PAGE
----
The Working Centre Linux Project is a Debian-based distribution
geared towards low-powered computers (25mhz 486s w/16MB ram/400MB
disk). The project exists to provide cheap, legal software, familiar
software for refurbished computers – software usable for those who
have never used computers, or those who have only used a Windows
What makes this distribution different from the dozens of other
distributions that have been created?
There are a few other differences worth noting.
We designed this installation of Linux to provide
an inexpensive, practical bundle of software for our recycled
computers that home users would find useful. To help us reach
this goal, we made the following five design decisions:
- The system must run on donated hardware. The minimum requirements
for our machines are 25mhz 486s
with 16MB of RAM, 400MB of disk space and a VGA display.
Currently, we target
Pentiums with 32MB of RAM, a 1GB hard drive and a VGA display.
- Software should be inexpensive or free. We prefer open-source
software to proprietary software, but will choose a cheap proprietary
package if no suitable open-source project exists. We also strongly
prefer software pre-packaged for Debian.
- The system should have a GUI that feels familiar to people with
- Data files should be compatible with Windows applications.
- The system should not hide UNIX.
Some other projects share some of these design goals, but none shares
them all. We keep our hardware requirements low, and yet demand a
familiar graphical interface and applications that will feel
familiar to our users.
In addition to keeping hardware requirements low, we have high demands
of our software. Much of the work in this project has involved finding
user applications that meet the following requirements:
- Apps must run on our limited resources.
- Apps should resemble their Windows counterparts as much as
possible. (Yes. This is a contentious point with unsavory
consequences. We made this design decision anyways.)
- Apps should support file formats compatible with leading Windows
- Apps must be featureful enough to allow users to get their work
- Apps should be relatively stable. At the very least, they should
not corrupt data.
- Ideally, applications should be well-supported. Applications
with no upstream support usually die.
Using the Distribution
You are welcome and encouraged to use our distribution. There are
two ways to do this:
- You can install the software we have selected on your own
low-end system(s), using whichever installation method you
- You can use our installer, which currently means setting up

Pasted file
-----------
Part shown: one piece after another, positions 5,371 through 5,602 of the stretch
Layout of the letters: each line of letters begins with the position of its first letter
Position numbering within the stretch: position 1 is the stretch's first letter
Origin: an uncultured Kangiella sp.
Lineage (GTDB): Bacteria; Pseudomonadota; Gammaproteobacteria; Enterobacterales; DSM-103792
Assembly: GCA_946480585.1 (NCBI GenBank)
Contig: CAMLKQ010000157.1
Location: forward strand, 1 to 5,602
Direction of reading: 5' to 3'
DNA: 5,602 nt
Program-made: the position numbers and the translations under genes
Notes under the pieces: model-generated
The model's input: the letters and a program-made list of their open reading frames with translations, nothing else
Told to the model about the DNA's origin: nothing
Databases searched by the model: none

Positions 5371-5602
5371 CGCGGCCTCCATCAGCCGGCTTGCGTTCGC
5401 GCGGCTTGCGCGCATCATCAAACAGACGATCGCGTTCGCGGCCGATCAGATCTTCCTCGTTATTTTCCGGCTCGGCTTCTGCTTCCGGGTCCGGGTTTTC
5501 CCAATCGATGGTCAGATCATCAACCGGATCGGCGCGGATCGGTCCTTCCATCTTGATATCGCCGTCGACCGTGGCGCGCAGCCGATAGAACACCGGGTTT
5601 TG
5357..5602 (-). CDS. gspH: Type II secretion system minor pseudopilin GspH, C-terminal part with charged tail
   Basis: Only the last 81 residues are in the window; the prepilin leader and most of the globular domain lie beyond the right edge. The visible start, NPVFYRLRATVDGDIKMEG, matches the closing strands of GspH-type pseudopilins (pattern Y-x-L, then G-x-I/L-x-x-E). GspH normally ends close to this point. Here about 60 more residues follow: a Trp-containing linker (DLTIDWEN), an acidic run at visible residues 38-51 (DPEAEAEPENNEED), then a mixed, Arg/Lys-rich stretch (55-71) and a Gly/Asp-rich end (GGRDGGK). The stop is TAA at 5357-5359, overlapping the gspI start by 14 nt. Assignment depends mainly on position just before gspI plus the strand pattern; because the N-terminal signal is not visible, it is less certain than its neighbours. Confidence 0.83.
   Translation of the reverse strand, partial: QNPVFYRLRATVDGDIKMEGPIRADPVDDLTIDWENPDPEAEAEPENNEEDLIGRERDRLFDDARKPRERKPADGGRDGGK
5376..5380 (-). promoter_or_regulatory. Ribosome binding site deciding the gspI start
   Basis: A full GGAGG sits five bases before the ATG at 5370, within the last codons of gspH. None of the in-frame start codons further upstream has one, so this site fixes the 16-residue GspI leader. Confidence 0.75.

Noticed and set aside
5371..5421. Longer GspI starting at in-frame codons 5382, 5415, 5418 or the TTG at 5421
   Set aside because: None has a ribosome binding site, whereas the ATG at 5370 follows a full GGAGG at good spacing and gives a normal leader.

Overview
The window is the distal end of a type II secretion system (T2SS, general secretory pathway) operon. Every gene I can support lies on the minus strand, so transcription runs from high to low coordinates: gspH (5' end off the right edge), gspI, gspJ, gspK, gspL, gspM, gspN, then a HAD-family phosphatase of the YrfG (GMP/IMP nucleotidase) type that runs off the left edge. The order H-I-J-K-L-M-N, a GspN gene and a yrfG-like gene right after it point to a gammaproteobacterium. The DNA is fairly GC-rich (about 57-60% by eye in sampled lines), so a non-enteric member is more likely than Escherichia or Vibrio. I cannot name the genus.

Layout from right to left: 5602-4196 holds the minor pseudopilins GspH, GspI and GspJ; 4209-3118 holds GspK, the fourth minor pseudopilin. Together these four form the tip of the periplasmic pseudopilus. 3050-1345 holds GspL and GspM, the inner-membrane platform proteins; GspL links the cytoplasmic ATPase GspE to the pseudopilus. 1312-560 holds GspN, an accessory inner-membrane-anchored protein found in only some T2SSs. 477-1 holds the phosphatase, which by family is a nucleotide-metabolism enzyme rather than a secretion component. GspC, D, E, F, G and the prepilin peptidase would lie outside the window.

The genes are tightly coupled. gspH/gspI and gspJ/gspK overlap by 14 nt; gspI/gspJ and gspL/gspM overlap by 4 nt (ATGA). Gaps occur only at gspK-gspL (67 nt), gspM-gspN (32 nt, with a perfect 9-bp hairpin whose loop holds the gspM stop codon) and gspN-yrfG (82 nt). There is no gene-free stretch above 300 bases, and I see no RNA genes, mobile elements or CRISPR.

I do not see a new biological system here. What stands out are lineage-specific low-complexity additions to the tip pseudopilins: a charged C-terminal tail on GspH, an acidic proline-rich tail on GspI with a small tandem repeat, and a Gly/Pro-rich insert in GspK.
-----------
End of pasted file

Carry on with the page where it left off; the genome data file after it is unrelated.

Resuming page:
a FAI server.
To select the packages we use, look at our applications page or download the sources and
look in the wclp/installer/package_config directory.
To use the FAI installer, you will want to look through the
administrator manual posted on the documentation page. You will also want
to visit the FAI website. You will need the following resources:
- An available network (which can be as simple as two machines
connected with a crossover cable).
- A server machine. Our current server is a Pentium II 233 with
64MB of RAM and about 4GB of available hard drive space. Previously,
we were using a Pentium 90 as the server, so processor speed is not
a huge concern. Having a nice big hard drive helps, though.
- A local mirror of the packages to install. Our mirror takes up
about 600MB of space, but you could cut this down. It is also
possible to do without a local mirror, but this slows down installs
Currently, our distribution does not work off a CD, but we are working
The project is based out of The Working Centre, a not-for-profit origanization in Kitchener, Ontario, Canada, which provides a number of services including an employment centre, computer training, job training, recycling bicycles, a community kitchen, urban agricultural projects, simplicity circles, and various workshops.
- Thanks to SourceForge for
hosting this project. And, additionally, it’s worth acknowledging our
gratitude to SourceForge for hosting the projects for FAI, icewm,
abiword, and gaim.
- This project would not be possible without The Working Centre.
- Additional support has been provided by members of KWLUG – the Kitchener/Waterloo
Linux User Group.
- Last but not least, to the cast of thousands who have made Linux
and Debian possible!